Mental and Emotional Trauma After An Accident
Mental and emotional injuries in personal injury cases have bad reputations. Many people think they are often exaggerated, or “less serious” than physical injuries. Unlike physical injuries, like broken bones, mental injuries often can’t be seen on a scan or x-ray. However, mental and psychological injury after an accident can be more severe, more traumatic, and more debilitating to an accident victim than the physical injuries.
What Does “Mental Injury” Even Mean?
It is somewhat misleading to use the term “mental injury,” because there really are different kinds of mental injuries, or personal injury damages that have to do with mental trauma.
The first kind of injury, is the emotional and psychological effects that are related to, or a result of, a physical injury.
For example, if you sustain a physical injury that prevents you from holding your young child, you may understandably be upset, angry, or depressed. You may feel cheated and sad. However, there is nothing wrong with your brain–you are just having natural mental and emotional trauma that stems from your injuries and the disabilities that go with it.
Injuries to the Brain Itself
On the other hand, there are mental injuries that stem from some kind of trauma to your head or brain. These are often thought of as Traumatic Brain Injuries, or TBI–although the injury to your brain doesn’t have to be significant.
Many types of injuries to the brain can cause depression, anxiety, fear, confusion, dizziness, lack of focus, or lack of short or long term memory. In these kinds of injuries, your brain is not working the way it is supposed to work, because of a trauma inflicted upon it.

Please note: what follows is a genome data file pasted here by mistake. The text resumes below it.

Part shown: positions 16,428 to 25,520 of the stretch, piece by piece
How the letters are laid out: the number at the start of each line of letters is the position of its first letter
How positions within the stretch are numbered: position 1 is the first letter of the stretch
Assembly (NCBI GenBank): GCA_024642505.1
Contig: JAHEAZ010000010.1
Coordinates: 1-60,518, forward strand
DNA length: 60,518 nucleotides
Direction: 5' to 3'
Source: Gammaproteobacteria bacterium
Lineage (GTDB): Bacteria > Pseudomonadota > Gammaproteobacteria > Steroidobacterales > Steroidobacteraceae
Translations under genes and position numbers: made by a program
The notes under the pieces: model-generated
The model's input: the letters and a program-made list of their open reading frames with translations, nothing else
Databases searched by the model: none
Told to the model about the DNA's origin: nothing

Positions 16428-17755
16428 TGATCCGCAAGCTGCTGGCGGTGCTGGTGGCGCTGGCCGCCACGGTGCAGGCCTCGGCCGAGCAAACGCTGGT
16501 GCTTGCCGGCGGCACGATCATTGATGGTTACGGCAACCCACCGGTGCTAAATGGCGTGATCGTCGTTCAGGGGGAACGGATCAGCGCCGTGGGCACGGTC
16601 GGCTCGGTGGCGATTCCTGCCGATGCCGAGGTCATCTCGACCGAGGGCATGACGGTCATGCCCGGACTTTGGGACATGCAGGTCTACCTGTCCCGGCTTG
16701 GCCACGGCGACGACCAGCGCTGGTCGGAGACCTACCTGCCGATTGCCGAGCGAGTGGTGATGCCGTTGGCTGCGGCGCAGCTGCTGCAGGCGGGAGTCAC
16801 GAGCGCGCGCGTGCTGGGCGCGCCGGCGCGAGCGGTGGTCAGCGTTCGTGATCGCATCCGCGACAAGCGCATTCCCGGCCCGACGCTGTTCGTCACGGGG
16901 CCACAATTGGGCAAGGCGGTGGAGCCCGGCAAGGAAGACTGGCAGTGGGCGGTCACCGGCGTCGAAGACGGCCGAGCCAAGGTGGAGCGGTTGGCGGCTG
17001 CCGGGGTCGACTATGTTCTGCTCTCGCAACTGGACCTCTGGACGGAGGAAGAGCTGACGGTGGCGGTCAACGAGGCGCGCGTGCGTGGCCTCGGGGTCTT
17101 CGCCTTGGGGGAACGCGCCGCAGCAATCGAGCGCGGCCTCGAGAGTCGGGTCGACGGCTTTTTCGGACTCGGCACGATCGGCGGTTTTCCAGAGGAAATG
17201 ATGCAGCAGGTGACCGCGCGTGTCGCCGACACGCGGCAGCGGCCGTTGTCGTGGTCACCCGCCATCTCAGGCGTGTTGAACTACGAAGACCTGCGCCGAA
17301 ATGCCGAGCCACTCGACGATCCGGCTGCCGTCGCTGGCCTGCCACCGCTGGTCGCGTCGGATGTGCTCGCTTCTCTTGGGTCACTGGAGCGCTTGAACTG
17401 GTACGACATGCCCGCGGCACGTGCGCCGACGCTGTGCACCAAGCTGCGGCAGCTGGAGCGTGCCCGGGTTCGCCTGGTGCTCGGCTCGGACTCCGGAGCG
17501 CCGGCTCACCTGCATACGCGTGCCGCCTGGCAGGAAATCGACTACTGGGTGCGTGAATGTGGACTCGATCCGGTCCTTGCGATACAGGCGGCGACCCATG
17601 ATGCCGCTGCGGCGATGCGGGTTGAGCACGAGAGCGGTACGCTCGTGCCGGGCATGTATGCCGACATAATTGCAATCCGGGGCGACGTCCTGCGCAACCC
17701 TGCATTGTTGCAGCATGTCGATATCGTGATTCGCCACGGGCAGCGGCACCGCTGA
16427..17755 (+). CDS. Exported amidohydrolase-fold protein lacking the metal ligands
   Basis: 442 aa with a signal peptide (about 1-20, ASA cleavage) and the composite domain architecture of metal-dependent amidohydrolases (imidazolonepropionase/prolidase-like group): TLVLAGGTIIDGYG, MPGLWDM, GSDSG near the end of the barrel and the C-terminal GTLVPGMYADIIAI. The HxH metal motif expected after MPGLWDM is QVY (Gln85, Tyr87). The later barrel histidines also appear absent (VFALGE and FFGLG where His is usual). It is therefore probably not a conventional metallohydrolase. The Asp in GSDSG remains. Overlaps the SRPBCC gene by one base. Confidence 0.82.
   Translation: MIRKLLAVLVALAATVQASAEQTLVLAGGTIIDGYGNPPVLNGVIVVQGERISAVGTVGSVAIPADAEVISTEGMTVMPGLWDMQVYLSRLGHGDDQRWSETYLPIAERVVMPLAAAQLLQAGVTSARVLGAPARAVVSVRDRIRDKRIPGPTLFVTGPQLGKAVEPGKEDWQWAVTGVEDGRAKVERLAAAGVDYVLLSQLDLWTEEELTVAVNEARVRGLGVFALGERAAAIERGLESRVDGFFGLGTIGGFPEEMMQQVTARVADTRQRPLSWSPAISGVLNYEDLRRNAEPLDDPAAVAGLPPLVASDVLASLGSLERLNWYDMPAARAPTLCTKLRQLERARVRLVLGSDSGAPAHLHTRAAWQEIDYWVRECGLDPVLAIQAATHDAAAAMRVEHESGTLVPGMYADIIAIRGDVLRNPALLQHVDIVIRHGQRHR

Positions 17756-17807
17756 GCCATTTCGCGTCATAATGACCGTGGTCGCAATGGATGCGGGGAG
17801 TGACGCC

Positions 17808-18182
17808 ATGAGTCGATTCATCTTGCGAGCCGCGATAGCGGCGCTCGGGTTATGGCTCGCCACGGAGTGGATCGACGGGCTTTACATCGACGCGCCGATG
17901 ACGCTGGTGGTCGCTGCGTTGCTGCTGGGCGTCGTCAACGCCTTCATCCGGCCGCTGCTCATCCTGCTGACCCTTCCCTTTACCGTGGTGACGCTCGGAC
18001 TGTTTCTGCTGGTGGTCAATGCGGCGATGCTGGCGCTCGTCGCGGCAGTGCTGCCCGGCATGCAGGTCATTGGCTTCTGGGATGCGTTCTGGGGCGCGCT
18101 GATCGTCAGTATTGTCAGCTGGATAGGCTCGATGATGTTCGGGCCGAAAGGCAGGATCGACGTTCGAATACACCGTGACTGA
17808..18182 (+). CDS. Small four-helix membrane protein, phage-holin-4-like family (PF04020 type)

Evidence Proving Injuries
Both types of mental injuries have the same problem in a personal injury case: They often cannot be measured by an objective scan or X-Ray. The jury is left to hear anecdotes from you or your family over your mental trauma, and they must rely on the records and testimony of your doctors.
This is why treating with a doctor if you have any type of mental effects after an accident is so important–the doctor’s records serve both as a diagnosis, and as a history of your problems and conditions. The doctor’s observations are what tell a jury that what you are experiencing is more than just “being sad”–you have a serious mental condition because of your injuries.
Don’t Be Ashamed
Unfortunately, while many people have no problem saying they need back surgery or that they suffered a laceration, people still feel a stigma to saying they have PTSD or anxiety or sadness after an accident.
There is certainly no shame in saying how your accident has affected you, both in your cognitive mental functioning as well as in your day-to-day emotional dealings. This is how you will show the jury that you deserve to be compensated for these changes in your life that were caused by the careless Defendant’s actions.
We can help a jury understand how your injuries have affected your life. Call our Boston personal injury lawyers today at The Law Office of Joseph Linnehan, Jr. at 617-275-4200 for help with your personal injury case.